Surviving our worst Thanksgiving day

Have you ever noticed that most of us remember our worst Thanksgiving? When our turkey was burnt or we were too sick on Turkey Day, we could only eat a biscuit. The truth is, some people will experience their first and worst Thanksgiving of the year. However, I pray that they keep the faith because a secret is hidden amid difficulty or pain.

Years ago, right before Thanksgiving in the early 80’s, I was hospitalized due to severe exhaustion. I didn’t burn the turkey. Instead, I was the one who got burned – mentally and physically. It was a terrible time of grief and distress. If I tried to do any chore, my heart would race, and my head would pound as if my thirty-year-old body was giving in or tuning.

At the time, I was newly divorced with three young children looking forward to Thanksgiving. The dog gave birth to pups, my turkey was defrosting in the fridge, and my recipes were scattered among my worksheets and laundry. However, it was the Wednesday night before Thanksgiving Thursday, and I was staring at the ceiling of my hospital room.

Fortunately, my children were safe in their father’s care and traveled to their grandparents’ home miles away to celebrate the day. Mom and Dad planned to drive north from their home in Florida after Thanksgiving to help out. There weren’t any family members living nearby, and I experienced Thanksgiving alone for the first time.

Tears started to stream down my face and turned into heavy rain. A nurse entered my room and sat on the edge of my bed. She said nothing but held my hand tightly until my tears dried, and she fell into a deep sleep.

As the dreaded Thanksgiving morning began, I prayed that God would somehow speed up the day for those of us who were in the hospital, and it would end. Yet every minute seemed like an hour, and the only thing I was going fast was my racing heartbeat.

When it was time for lunch, the nurse came to my room with a wheelchair. “Jump in, girl; we’ll have Thanksgiving dinner!” I commanded cheerfully.

“I don’t feel like it.” I answered calmly.

She was a rather intimidating nurse with a stern demeanor, and when she said, “You don’t have a choice!” I knew I didn’t. With a frown on my face and tears beginning to gather, she took me into a room where there were several round tables covered with white tablecloths.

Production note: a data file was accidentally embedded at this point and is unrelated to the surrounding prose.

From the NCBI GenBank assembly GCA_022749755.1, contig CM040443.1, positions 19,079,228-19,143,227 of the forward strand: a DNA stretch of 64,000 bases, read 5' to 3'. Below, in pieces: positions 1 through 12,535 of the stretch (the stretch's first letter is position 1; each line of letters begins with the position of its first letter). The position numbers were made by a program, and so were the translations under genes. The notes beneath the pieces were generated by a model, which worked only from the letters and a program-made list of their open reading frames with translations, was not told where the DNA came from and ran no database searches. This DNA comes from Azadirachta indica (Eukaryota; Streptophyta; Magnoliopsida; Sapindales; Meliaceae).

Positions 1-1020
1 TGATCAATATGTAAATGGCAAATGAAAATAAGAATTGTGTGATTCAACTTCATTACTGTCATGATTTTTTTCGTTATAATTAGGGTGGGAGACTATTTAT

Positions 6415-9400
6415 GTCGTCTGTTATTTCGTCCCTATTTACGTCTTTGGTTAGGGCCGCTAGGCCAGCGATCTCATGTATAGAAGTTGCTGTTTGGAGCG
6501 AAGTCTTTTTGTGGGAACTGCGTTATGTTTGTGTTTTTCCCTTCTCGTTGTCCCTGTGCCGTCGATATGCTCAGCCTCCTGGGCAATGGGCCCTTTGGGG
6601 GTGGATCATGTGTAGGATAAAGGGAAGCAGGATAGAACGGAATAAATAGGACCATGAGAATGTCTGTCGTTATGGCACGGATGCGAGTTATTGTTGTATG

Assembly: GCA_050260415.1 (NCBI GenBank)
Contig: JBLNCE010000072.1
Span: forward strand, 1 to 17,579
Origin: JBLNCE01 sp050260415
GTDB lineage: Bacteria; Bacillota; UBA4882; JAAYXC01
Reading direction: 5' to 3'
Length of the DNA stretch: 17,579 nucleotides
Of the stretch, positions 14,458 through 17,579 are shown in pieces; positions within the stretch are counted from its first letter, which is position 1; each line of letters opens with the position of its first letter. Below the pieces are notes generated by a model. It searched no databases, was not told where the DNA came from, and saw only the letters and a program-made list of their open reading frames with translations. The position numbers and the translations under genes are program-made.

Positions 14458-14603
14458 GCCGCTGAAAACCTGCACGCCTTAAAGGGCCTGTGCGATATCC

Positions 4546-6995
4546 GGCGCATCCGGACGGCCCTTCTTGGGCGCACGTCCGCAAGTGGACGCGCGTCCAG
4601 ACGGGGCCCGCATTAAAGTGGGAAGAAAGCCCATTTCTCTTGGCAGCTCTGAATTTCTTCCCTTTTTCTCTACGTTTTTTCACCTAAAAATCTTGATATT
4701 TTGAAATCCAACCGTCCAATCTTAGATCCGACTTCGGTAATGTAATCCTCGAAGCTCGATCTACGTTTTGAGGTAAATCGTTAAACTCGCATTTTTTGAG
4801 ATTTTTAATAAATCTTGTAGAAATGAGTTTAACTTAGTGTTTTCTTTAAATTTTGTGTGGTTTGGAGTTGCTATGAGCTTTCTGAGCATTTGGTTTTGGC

Each table is decorated with a turkey made of cardboard of different colors and a small vase with a single flower. Most of the patients had families with young children who joined them. Around my table, with its purple and paper centerpiece and turkey, sat those of us who had no family, besides the nurse.

I took a deep breath and prayed for help to escape the utter loneliness and overwhelming gloom. I never felt so blessed when we thanked God for our blessings. And looking at their faces, no one else sitting with me did.

When I tried to eat the turkey cafeteria and dress up, I studied the people next to me. We were a group of strangers with individual stories and different ailments. And we were of all diverse ages and races, living different lives. Still, we were holding hands and thanking God for everything we had.

Out of the blue—and to this day, I have no idea why—I suddenly remember that it was my responsibility to spread cheer to this deserted group. To my utter surprise, by the time the tasteless pecan pie was served, our wheelchairs were rocking with laughter.

Two weeks later, I came home, life resumed, and Thanksgiving was never the same again. Every year when November’s special Thursday rolls around, I’m always reminded of the purple paper turkey on the hospital dining table while I decorate my table with candles and cornucopia. Every time I say the Thanksgiving Prayer, I thank God for the laughter He has given me on my saddest holiday. When I see my family gathered around the Thanksgiving table, I remember the strangers who once held my hand in prayer. It was the faith we all embraced on that terrible day that eased our pain and turned strangers into friends.

As we remember our blessings this Thanksgiving and every Thanksgiving, let us also offer compassionate prayers for those in sickness, homelessness, or grief.

My worst Thanksgiving has made me even more appreciative of all the holidays that will follow, and I am so grateful to God for holding my hand through them all.

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